On Monday, General Motors stated its intent to invest $36 million into Lansing Delta Township Assembly, maker of large crossovers since its inception.

Little info was provided on the details of the investment, and GM claims the cash won't expand Lansing's complement of 2,600 employees. GM CEO Mary Barra said the investment is needed to "prepare the plant for future crossover production."

Let's indulge in a little speculation.

"We are proud of the hard work and commitment of the entire Lansing team and the Chevrolet Traverse and Buick Enclave are important products in our growing crossover portfolio," Barra said in a statement. The money is said to fund a mid-cycle refresh of the two models. Ho-hum. But where could GM take its quest to put crossovers in every driveway in America?

Lansing Delta Township, GM's youngest domestic plant, is the ancestral home of the automaker's largest unibody vehicles, opening in 2006 to build the automaker's new Lambda-platform crossovers: Buick Enclave, Chevrolet Traverse, GMC Acadia, and Saturn Outlook. The plant has soaked up $600 million in investments over the past decade.

While down to two models since the Acadia's departure, the plant is a busy one, running two shifts with overtime. The strong sales performance of the Enclave and especially the Traverse makes one wonder about a white space in GMC's lineup: a vehicle larger than the now-midsize Acadia (refreshed for 2020) and the full-size, body on frame Yukon and Yukon XL. It's not the only empty space in GMC's stable, but it's less talked about than the absence of a sub-Terrain crossover or an off-road focused model.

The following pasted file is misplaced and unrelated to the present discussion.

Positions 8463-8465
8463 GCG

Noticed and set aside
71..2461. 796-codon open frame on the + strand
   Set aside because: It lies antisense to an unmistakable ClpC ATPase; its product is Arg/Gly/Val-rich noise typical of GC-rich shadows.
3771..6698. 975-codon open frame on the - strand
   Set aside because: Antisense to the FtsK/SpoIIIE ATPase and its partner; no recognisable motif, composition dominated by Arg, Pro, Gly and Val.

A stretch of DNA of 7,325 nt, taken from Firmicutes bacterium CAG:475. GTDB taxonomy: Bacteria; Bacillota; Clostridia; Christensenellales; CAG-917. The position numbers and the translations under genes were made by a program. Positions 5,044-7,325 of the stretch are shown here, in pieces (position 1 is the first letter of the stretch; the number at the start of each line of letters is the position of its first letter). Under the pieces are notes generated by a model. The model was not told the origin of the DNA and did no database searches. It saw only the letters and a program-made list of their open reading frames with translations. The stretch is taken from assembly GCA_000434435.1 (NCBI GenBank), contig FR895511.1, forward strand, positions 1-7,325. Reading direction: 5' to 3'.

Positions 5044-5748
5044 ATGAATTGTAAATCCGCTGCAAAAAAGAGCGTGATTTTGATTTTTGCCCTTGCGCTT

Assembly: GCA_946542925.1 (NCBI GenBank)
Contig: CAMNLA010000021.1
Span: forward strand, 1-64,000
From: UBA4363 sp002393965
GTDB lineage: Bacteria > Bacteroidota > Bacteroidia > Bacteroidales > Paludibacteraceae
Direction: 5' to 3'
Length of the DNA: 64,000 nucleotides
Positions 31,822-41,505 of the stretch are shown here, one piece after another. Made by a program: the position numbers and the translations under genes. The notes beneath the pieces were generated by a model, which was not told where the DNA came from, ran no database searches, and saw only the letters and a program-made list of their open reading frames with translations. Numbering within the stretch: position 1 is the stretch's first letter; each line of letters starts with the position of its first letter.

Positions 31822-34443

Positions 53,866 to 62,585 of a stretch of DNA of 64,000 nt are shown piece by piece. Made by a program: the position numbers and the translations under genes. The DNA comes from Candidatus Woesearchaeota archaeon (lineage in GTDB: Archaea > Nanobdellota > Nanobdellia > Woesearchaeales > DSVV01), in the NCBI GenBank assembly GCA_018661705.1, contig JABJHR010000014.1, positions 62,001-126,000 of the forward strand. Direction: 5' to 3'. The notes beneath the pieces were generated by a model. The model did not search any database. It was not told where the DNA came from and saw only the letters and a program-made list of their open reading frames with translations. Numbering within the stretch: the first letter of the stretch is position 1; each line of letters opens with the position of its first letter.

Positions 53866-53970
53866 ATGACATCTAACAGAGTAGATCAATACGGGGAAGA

True, the Acadia is more of a gap-filler than the two-row Chevy Blazer, but there's little doubt that a large, GMC crossover built atop the platform shared by the Enclave and Traverse would sell well; the Traverse was the third best-selling Chevy-badged vehicle last year, unloading 146,534 units in the United States. Meanwhile, GMC's Denali sub-brand is a license to print money. It's worth noting that, in the waning days of 2018, GM trademarked the Envoy name, which might not signify anything other than the General wanting to keep a defunct model name in the family.

Beyond this thin gruel, there's no indication GMC has any intention of going "big" on new product. Brand boss Duncan Aldred stated in the past that the lower end of the ladder is the "logical" place for new model introductions.

The automaker's preemptive response to questions arising from its LDT plant investment is, "For competitive reasons, GM is not disclosing specifics or timing related to the plant's future products at this time."

a version of this article first appeared on TTAC